The Roman achievement
Roman Britain was occupied but not colonised: new technology (especially communications systems) and new administrative machinery and personnel were introduced, but native settlement patterns and customs were largely left unaltered. Indeed pockets of Iron Age culture seem to have persisted in the Wolds and the Welland valley. But few people can have been left completely untouched by the way of life which the Romans brought.
As elsewhere earlier tracks were converted into metalled roads. The Jurassic ridgeway became for much of its length a main through-route (Ermine Street), although in places abandoning the winding earlier corridor for a straight path across the heathiands somewhat to the east. Settlements grew up along its route to the Humber where a ferry was established at Winteringham-Brough. An offshoot from this road was built north westwards into Yorkshire (Tillbridge Lane), crossing the Trent at Littleborough. Mareham Lane south of Bourne became the Roman King Street with a link across the heath to Ermine Street at Ancaster; it continued north of Bourne to Old Sleaford and perhaps as far as Lincoln. A native track on the Wolds northwards from Burgh le Marsh was similarly metalled and an extension to the coast seems to have connected with a ferry across the Wash to the Norfolk coast. Other earlier tracks like Sewstern Lane were metalled in whole or in part.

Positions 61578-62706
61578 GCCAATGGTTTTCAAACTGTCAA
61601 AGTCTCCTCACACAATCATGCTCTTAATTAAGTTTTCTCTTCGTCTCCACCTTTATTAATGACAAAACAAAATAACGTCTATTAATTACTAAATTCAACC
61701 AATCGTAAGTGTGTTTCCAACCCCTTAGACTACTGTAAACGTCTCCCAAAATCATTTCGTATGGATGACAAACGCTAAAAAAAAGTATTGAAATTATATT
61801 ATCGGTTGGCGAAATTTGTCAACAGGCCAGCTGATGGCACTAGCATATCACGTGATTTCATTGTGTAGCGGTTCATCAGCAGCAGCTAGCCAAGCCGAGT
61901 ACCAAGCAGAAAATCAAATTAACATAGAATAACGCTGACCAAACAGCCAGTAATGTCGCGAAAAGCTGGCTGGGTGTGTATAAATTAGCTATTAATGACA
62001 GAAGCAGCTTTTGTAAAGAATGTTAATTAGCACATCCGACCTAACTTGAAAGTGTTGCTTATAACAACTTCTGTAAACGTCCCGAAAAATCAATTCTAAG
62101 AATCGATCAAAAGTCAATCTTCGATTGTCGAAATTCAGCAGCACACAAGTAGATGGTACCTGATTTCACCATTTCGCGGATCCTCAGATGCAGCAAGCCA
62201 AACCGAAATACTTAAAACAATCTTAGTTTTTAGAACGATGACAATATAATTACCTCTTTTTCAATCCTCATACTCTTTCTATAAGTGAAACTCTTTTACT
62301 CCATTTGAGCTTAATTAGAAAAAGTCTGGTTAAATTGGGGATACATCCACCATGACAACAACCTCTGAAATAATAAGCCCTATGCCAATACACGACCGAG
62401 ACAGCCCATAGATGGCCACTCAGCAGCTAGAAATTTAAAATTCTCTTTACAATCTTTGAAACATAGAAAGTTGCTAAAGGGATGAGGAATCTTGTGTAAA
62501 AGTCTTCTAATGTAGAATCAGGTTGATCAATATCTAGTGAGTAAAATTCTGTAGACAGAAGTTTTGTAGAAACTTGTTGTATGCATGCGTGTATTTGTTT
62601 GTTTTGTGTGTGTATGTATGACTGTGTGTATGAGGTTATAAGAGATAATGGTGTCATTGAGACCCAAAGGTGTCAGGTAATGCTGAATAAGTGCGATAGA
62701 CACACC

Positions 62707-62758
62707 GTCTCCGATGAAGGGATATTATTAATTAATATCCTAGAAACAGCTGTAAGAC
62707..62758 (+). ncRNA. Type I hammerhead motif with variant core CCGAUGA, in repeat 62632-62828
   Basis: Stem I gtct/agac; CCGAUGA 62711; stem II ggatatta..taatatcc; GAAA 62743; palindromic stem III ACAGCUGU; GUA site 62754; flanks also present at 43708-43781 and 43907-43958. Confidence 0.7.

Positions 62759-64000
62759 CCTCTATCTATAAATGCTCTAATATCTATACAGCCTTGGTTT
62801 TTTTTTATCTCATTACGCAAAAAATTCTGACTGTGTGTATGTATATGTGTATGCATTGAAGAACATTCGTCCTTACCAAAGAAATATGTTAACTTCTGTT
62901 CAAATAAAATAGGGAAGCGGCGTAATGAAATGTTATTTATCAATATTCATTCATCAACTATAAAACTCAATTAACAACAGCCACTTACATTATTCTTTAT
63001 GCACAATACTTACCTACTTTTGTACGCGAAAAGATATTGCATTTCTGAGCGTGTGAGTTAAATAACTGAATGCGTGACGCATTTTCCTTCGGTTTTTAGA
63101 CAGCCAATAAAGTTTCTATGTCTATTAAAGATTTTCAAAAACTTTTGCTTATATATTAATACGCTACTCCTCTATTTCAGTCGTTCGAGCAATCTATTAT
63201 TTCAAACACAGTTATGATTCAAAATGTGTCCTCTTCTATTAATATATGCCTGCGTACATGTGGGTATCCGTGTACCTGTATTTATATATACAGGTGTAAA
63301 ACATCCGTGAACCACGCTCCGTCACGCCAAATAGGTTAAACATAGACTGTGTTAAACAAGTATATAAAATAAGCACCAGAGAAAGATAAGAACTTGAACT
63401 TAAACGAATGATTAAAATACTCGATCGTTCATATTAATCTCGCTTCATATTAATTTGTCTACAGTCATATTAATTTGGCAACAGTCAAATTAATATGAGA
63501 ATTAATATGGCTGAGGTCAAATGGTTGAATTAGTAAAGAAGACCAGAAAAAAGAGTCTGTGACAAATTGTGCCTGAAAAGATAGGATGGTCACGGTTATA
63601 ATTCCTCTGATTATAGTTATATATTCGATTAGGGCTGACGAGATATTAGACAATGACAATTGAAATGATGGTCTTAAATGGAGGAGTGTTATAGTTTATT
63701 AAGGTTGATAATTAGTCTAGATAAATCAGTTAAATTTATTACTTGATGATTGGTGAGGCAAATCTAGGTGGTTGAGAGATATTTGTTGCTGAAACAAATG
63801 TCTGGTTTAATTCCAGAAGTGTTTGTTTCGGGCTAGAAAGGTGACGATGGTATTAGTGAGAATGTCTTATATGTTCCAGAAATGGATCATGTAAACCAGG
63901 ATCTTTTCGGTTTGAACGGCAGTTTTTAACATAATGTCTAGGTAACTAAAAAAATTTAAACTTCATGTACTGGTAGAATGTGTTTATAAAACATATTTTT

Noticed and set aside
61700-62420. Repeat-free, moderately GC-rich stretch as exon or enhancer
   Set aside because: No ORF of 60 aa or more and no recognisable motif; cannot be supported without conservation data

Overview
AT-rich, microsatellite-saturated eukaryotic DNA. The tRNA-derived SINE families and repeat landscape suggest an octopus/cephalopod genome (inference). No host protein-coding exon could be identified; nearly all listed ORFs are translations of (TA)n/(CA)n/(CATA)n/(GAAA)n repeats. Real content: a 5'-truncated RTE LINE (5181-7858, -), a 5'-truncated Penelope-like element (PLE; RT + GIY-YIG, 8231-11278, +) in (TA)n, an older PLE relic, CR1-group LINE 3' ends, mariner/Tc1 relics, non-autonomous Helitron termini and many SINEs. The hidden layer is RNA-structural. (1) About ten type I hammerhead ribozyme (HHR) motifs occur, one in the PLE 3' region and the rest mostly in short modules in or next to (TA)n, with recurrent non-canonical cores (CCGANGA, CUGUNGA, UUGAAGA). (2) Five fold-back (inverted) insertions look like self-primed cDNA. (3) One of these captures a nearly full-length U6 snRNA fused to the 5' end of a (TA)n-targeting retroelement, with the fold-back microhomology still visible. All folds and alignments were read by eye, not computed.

Waterways formed part of the new and more efficient network throughout the region. Engineers constructed the Car Dyke, 56 miles/90km long, linking the Nene near Peterborough to the Witham near Lincoln; it served as both a catchwater drain and a canal. The route to York was completed by joining the Witham to the Trent by means of the Fosse Dyke.